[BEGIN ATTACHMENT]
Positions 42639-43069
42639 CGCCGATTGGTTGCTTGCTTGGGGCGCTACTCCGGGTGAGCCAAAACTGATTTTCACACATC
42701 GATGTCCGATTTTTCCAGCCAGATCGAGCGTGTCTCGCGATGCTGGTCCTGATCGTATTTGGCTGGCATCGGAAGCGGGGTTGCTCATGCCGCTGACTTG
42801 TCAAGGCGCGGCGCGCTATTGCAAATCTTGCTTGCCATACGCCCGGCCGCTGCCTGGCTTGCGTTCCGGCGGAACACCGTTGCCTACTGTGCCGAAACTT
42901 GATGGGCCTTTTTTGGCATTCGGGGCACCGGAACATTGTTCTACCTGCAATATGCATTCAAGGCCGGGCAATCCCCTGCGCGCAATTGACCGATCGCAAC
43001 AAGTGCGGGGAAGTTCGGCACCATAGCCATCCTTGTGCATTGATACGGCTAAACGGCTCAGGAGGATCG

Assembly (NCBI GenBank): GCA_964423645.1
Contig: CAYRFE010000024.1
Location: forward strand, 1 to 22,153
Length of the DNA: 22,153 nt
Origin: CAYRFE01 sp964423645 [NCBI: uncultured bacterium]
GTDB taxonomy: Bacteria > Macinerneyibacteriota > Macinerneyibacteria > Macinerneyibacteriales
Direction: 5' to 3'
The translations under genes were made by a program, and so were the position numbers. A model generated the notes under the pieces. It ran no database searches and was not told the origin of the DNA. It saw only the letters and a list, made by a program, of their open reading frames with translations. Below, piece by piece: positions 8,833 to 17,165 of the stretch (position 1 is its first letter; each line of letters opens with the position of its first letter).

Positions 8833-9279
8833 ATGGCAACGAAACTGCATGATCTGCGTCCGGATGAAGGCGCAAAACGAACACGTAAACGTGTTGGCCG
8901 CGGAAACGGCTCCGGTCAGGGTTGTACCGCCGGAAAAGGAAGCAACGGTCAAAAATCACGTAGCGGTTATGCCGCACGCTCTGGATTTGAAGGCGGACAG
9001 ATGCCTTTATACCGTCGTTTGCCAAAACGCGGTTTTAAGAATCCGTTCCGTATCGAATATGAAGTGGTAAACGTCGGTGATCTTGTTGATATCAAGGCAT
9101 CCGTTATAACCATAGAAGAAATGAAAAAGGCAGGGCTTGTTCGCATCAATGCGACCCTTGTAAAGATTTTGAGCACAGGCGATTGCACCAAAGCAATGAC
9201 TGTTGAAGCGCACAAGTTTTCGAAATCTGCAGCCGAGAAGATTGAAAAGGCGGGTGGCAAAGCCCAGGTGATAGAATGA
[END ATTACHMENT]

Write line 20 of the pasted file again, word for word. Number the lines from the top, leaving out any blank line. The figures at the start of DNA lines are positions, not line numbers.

9201 TGTTGAAGCGCACAAGTTTTCGAAATCTGCAGCCGAGAAGATTGAAAAGGCGGGTGGCAAAGCCCAGGTGATAGAATGA